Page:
Hi, stranger

This is something I wrote back in summer 2014, based on an encounter with an inspiring stranger.

Who says we need to be talking to people we do not know, minding your own business is clearly the way to go…

Has giving a coin to a homeless person or occasionally donating to a charity become our only way of caring for fellow humans, and have we become so accustomed to seeing neglect, poverty and anger that we’ve become unsusceptible other people’s pain?

It’s Saturday midday. Leicester Square. Endless tourists. Café.

A man flipped out on a woman that was peacefully sitting next to him: “Move, f***ing move, you’re invading my space”. The woman was flabbergasted, she had been sitting there longer than him. The man kept shouting, and she started to cry and moved closer to me and my friend.

Next thing I knew, the man went downstairs, and I decided to follow him. Initially, I intended to tell employees of the abusive customer. He clearly didn’t think that it was a good idea, and kept telling me that I’ll “be better off minding my own business”.

I just stood there.

Finally, I asked: “Why are you so angry?” The man was not prepared for the question, not being able to look in my eyes, he said: “It’s the people, you know? They intimidate me by the way they look at me, their gestures and body language.”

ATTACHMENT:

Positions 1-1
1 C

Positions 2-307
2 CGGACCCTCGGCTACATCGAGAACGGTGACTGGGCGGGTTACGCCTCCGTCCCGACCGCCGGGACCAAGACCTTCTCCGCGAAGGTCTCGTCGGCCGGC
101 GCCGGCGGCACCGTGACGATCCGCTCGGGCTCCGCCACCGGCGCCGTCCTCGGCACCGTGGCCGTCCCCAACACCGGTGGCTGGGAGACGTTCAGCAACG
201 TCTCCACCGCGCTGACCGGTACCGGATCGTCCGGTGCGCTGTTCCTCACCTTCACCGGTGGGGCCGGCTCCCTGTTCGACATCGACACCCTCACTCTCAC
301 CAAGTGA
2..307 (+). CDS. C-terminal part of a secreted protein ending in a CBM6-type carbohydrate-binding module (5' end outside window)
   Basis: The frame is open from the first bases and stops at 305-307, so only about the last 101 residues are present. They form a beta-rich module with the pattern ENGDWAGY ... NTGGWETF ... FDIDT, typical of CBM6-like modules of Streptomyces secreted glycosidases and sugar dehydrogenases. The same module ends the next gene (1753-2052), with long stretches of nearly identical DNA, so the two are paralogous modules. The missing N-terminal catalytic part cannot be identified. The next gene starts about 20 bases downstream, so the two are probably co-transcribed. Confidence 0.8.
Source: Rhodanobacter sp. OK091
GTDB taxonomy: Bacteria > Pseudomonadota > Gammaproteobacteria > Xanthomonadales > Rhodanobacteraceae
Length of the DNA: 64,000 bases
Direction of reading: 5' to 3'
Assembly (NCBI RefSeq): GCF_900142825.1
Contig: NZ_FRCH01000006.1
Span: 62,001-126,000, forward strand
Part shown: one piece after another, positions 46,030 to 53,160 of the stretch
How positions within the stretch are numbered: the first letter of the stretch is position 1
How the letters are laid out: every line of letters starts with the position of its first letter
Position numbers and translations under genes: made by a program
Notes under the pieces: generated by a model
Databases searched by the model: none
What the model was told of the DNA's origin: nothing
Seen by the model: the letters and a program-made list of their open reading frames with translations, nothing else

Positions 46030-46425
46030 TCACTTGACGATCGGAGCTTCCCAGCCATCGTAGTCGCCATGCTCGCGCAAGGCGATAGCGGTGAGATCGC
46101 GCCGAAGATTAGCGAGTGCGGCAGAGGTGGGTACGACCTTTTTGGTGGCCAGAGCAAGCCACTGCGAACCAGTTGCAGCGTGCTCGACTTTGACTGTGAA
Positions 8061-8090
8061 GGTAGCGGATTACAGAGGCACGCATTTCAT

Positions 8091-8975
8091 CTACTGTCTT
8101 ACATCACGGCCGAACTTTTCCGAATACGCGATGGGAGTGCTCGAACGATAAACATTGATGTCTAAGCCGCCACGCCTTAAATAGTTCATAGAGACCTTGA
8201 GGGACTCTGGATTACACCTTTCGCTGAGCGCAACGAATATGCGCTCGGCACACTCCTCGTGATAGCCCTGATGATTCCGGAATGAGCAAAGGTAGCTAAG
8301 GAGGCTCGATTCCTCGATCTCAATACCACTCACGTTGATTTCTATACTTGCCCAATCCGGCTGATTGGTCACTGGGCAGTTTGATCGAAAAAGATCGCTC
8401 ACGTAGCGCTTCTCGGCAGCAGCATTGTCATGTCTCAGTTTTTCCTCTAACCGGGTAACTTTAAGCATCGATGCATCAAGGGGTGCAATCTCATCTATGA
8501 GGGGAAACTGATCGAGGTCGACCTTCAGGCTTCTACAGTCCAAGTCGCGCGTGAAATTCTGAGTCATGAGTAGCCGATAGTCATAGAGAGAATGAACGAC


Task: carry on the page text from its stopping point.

The man then told me that he had been stabbed four times, and that he was convinced that he had suffered more than the rest. “Yes”, I said, “maybe physically. But you can never assume that people around you aren’t hurting. We’re all suffering”.

The man softened after some time and started opening up. Out of all the broken sentences and what sounded to me as a south London accent, one thing was clear: he was looking for answers in people, and not inside himself. So I told the man that I never judged him despite witnessing his outbreak. In return, the man said that he realised that he verbally abused the woman, and that no, he would not like to be treated like this by anyone.

Yes, people lie, cheat and betray their close ones. But there is also love, which the man failed to see.

He told me no one ever spoke to him nicely. His eyes raced with fear and screamed for help. The man also confessed that all he needed was someone to confide in, someone honest to settle down with, someone who won’t play games and talk behind his back.

He said I made his day. He said I made him think, and I wish I had more time to get to know the troubled man. For he is just like everyone else. He is kind and soft; he wants love and understanding.

But the fact is, the man made my day. His eyes spoke of suffering and hope.

Making my way through the crowd with long strides, I look at the clock, worrying that I’ve wasted too much time. I squeeze myself into the tube carriage at rush hour and slowly recall the conversation with the man… It is truly fascinating how far one can go with a little compassion; the man just needed to be heard. Today, I thank the man for restoring my belief in humanity.

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